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Advocates urge Alabama leaders to expand Veterans Treatment Courts statewide

MONTGOMERY, Ala. – A number of advocates appeared before an Alabama House committee this week to urge its members to support expanding the state’s Veterans Treatment Courts program, a program designed as an alternative route for veterans charged with a crime.

Last week, Veteran Treatment Courts mentor Ashlie Combs, businesswoman and former District 40 State House candidate Katie Exum, and retired U.S. Army Staff Sgt. Josh Kennedy appeared before the House Committee on Military and Veterans Affairs to pitch the idea of expanding the program.

The idea of an alternative rehabilitation program designed specifically for veterans was first put into practice in 2008 in Buffalo, New York, and in Alabama for the first time in 2011 in Birmingham. Through a combination of veteran-tailored drug and mental health programs, the treatment court proved successful, with the one-year recidivism rate of graduates being just 14%, a stark contrast with the national rate of 44%.

“Veteran Treatment Court is an extremely important program that allows our veterans who have entered into the criminal justice system a way to stay out of the criminal justice system,” Exum said during her presentation to committee members. “They come in, they’re processed, but they are then put into an 18-month program for mental health, substance abuse or any additional support that they may need.”

Exum pointed to a bill not yet filed but currently being drafted by Alabama Sen. Andrew Jones, R-Centre, which would expand the treatment court program statewide. Currently, 28 counties in Alabama have access to Veterans Treatment Courts programs. 

Jones, who also chairs the Senate Committee on Veterans, Military Affairs and Public Safety, relayed to Alabama Daily News that as he was still drafting the bill, he was not prepared to comment on it. While its details are still being ironed out, the bill is generally designed to see that all 67 Alabama counties have access to the treatment program.

Exum urged committee members to support Jones’ bill, and noted not only the effectiveness of the treatment program, but its cost effectiveness.

“It costs the state of Alabama nothing to do Veterans Treatment Court; all the benefits that the veterans need to receive come through their Veterans Benefit that they apply for and receive,” Exum said.

“I’ll share this statistic with you: according to the Department of Corrections, the annual cost to house an Alabama inmate is $30,163. In Calhoun County alone, we’ve graduated 20 graduates, so we saved the Alabama taxpayer $603,000. If every county graduated an average of 20 graduates a year, we would save the state of Alabama $40 million in Department of Corrections costs.”

Jones is not the only state legislator who has voiced support for expanding the Veteran Treatment Court. Freshman State Rep. Chad Robertson, R-Heflen, named expanding the program as his single-highest priority, telling Alabama Daily News that after observing graduates of the program, he saw “an immediate turnaround.”

Kennedy, who deployed to Iraq in 2007 with the U.S. Army 1-167th Infantry Battalion out of Cullman, Alabama, is a graduate of a treatment court, and joined Exum in urging committee members to consider supporting the program’s expansion.

“My experience that got me into Veterans Treatment Court was drugs and alcohol,” Kennedy said. 

“I wasn’t always a drug addict or an alcoholic; I served honorably for nine years, I was medically retired due to my injuries that I sustained in combat in Iraq in 2007 and 2008. At that time, I was medically retired in 2013, and that’s where my alcoholism and drug addiction transpired.”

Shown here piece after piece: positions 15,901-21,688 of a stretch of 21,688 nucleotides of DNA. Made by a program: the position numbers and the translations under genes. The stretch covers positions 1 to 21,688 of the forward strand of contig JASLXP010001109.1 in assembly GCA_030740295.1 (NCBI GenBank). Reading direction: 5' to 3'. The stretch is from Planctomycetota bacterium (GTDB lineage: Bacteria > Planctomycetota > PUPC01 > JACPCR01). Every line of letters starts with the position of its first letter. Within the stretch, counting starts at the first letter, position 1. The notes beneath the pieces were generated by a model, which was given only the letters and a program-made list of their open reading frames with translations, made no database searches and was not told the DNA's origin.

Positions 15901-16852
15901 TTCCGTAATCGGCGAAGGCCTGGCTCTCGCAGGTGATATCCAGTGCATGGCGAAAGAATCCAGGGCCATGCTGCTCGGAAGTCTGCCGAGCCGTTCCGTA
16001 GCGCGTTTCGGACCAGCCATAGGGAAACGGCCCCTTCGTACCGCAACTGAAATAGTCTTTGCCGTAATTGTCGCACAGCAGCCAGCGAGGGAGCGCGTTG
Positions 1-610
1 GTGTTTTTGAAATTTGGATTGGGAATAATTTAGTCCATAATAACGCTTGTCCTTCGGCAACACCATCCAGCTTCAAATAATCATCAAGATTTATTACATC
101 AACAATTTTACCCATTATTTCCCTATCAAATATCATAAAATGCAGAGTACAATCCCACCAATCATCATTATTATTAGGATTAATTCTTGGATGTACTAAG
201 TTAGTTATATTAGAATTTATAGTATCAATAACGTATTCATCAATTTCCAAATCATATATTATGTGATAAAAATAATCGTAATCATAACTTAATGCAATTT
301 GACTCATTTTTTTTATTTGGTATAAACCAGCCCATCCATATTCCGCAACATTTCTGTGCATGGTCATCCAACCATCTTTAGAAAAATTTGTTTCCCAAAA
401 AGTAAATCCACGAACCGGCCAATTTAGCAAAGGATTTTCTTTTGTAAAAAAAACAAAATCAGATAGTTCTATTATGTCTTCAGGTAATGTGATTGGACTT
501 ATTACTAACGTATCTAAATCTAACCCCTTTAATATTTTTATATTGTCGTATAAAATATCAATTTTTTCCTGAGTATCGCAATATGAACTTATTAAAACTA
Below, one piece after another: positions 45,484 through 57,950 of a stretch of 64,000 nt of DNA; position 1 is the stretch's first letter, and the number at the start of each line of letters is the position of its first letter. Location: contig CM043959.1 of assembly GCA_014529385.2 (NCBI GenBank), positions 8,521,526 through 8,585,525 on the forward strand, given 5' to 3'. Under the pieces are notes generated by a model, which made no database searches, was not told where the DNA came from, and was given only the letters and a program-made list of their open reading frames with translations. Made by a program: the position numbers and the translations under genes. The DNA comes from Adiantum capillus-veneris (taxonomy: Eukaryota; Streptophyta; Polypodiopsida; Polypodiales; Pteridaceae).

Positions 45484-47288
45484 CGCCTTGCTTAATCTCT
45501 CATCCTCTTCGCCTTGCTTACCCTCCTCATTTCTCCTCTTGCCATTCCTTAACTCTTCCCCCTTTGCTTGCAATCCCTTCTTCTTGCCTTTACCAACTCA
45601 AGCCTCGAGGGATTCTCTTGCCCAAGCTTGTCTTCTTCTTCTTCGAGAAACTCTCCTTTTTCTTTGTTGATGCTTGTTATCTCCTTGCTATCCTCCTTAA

Retired U.S. Army Staff Sgt. Josh Kennedy shares his story with members of the State House Committee on Military and Veterans Affairs.

A Calhoun County native, Kennedy explained that through a misguided process of self-medication, addiction began to adversely affect relationships with family and friends.

“It was a snowball effect like I could never prepare for, and from 2013 to 2019 just to be brief, I lost my first marriage very selfishly, and lost another marriage,” Kennedy said. 

“I have four biological children, and in 2019 I lost every bit of that. I was facing ten years in prison and I had no clue what the next step was. I had been served divorce papers, I had been served with protection orders preventing me to see my kids, and my life was at probably the darkest point that I’d ever been in in my life.”

It was in 2019, Kennedy said, that a judge in Calhoun County offered him the option to enter the Veterans Treatment Court. Accepting the offer, Kennedy was then placed into an 18-month treatment program, which consisted of drug testing and living in a sober living facility for 12 months.

“After that time, it introduced me to the program of recovery that I feel like has changed my life,” Kennedy said. “I’m coming up on four years now, this is the longest time I’ve ever been sober in my entire adult life.”

Graduating in December of 2020, Kennedy said that he went on to repair his relationships with his family, secured a stable job, and generally attributed the program to getting his life back on track.

“Today, my life is unrecognizable to what it was four years ago,” Kennedy said.

“It’s very safe to say Veterans Treatment Court helped me recreate my life back to being a father that my kids can be proud of, being a contributing member to society, and being able to help people just like me that went through things that I went through.”

After sharing his story, committee members and those in attendance applauded Kennedy as he left the speaking podium to take his seat.

According to Jones’ staff, the bill that would expand the Veterans Treatment Court will likely be finalized in early April.

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